Rating: 4.75 stars
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Tucker Gray has just returned from a mysterious absence that wasn’t the vacation his friends thought it was. Jesse Bauer has recently been forced to retire from the Marines due to a devastating shoulder injury. When both are thrown a joint welcome home party that neither one of them is particularly excited about, they run into each other, and the spark is impossible to ignore.
While Jesse has had feelings for men in the past, he’s gotten used to pushing them down, not in small part to his job in the military and the “Don’t Ask, Don’t Tell” policy. He’s gotten so good at ignoring that part of himself that he’s been involved with a woman named Miranda for eight years. When he meets Tucker at the party, he realizes those feelings aren’t as deeply buried as he thought. Tucker himself is still reeling from a traumatic incident, and while he also feels the instant chemistry for Jesse, it’s easy for him to walk away when he sees that Jesse is seriously involved with a woman.
With his best friend, Alison, at his side, a year goes by and Tucker starts to heal. Jesse only feels more confused about his inability to let go of the memory of the night at the party. When Tucker and Jesse meet again, neither one is as eager to spend another year apart. They both have a lot of secrets and difficult decisions to make, and it’s not going to be easy to make this relationship work. The question becomes whether their undeniable chemistry is enough to overcome the obstacles that lie in their path.
This book is not at all what I expected, and I mean that in a very good way. Kade Boehme has a writing style I’ve always enjoyed. It’s very casual and funny and, yes, a little bit bitchy, but it also has a ton of heart. The characters can tease each other mercilessly one minute, but you know that they would take a bullet for the other person without a moment’s hesitation. So when the novel started at a party, with two men who have an instant attraction, I expected what is only a small part of this book — a funny, light-hearted romance. What I got nearly tore my soul to pieces, but the overall tone of the book kept it from getting too heavy-handed or overwhelming.
The characters in Don’t Trust the Cut are what makes this book great. Alison, Tucker’s best friend, is his best friend and rock, yet can tear him down with a single biting comment. Their relationship is fun and sweet and it’s obvious it’s the one thing keeping Tucker from falling apart. In the same vein, I really enjoyed Jesse’s girlfriend, Miranda. Too often the girlfriend is portrayed as a horrible shrew, so that when the MC decides to pursue his love interest, we don’t feel sorry for her at all. Boehme, taking a risk, made Miranda quite likeable. Yes, she makes a few mistakes, but nothing you can fault her for, given the circumstances. These female characters are portrayed as flawed, wonderfully complicated people, and I loved them both.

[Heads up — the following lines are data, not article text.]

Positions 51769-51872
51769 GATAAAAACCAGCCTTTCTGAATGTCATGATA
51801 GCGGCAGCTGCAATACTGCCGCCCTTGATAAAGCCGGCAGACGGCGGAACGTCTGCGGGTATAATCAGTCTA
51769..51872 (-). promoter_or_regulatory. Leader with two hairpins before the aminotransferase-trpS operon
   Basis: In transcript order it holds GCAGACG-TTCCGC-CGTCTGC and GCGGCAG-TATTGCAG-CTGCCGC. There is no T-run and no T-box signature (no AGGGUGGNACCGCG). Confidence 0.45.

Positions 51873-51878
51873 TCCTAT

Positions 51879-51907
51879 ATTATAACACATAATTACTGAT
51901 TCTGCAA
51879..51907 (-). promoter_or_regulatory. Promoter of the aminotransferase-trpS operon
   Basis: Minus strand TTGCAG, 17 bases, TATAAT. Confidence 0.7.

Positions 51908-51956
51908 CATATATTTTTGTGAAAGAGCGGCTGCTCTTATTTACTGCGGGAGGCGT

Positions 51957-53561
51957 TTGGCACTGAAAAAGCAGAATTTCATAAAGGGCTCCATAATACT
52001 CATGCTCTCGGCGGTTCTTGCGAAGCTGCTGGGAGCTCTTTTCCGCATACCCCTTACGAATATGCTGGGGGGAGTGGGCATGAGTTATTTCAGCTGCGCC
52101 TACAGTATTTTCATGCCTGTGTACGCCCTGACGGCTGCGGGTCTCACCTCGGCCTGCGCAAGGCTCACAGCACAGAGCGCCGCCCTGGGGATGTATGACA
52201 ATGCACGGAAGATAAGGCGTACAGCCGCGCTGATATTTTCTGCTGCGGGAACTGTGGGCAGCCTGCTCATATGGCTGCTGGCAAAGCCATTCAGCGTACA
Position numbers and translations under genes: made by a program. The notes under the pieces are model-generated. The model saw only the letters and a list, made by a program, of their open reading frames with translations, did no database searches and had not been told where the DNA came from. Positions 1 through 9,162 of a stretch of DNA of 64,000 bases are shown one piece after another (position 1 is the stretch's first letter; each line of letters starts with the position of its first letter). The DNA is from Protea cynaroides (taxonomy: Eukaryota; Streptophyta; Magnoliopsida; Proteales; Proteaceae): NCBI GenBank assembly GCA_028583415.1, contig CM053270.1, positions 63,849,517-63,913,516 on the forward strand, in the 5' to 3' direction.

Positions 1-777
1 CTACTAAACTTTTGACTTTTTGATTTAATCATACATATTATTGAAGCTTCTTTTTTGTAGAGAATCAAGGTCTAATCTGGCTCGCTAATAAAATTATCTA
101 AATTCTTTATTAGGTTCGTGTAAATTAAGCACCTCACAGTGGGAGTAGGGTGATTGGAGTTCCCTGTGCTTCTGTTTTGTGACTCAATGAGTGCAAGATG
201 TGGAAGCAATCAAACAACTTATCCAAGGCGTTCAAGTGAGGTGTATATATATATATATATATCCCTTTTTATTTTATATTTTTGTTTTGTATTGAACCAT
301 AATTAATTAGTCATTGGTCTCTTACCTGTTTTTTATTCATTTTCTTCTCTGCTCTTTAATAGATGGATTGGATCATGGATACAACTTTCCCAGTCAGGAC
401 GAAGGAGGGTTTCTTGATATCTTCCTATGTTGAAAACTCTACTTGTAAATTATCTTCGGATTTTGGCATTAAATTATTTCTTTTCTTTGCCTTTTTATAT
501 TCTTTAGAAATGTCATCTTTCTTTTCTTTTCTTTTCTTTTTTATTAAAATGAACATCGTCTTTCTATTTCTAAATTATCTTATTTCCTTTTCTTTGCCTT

Let’s not forget our two MCs, Jesse and Tucker. There are some couples that make you sigh whenever they’re together, and this is one of those couples. There’s an instance in the middle of the book where Tucker believes Jesse has left for the night only to hear him return to his room. That scene killed me. It was so full of hope and love and fear of that same hope and love, and while many times throughout the story I wondered how things could possibly work out for the two of them, I never gave up on the beautiful bond they had together — especially when things get real, and I mean things really do hit rock bottom before they can be built back up again. It destroyed me to watch the characters suffer, but I had faith in their bond with each other.
There were a couple of little issues I had with the book. I felt like there were a few too many instances of miscommunication and hasty decisions that led to horrible long-term consequences, and when those things could be avoided with a quick sit down? I get a little bit frustrated. I understand that one of the characters was dealing with serious issues that he had not fully addressed, so his decision making was not at its best, but Jesse’s wishy-washiness bothered me as well.
Overall, I loved this book in large part because of Boehme’s clever banter between characters that is uniquely his style. It’s not always sweet and romantic, but it’s real and emotional and will leave its mark on you for days. I highly recommend it and look forward to this author’s next book.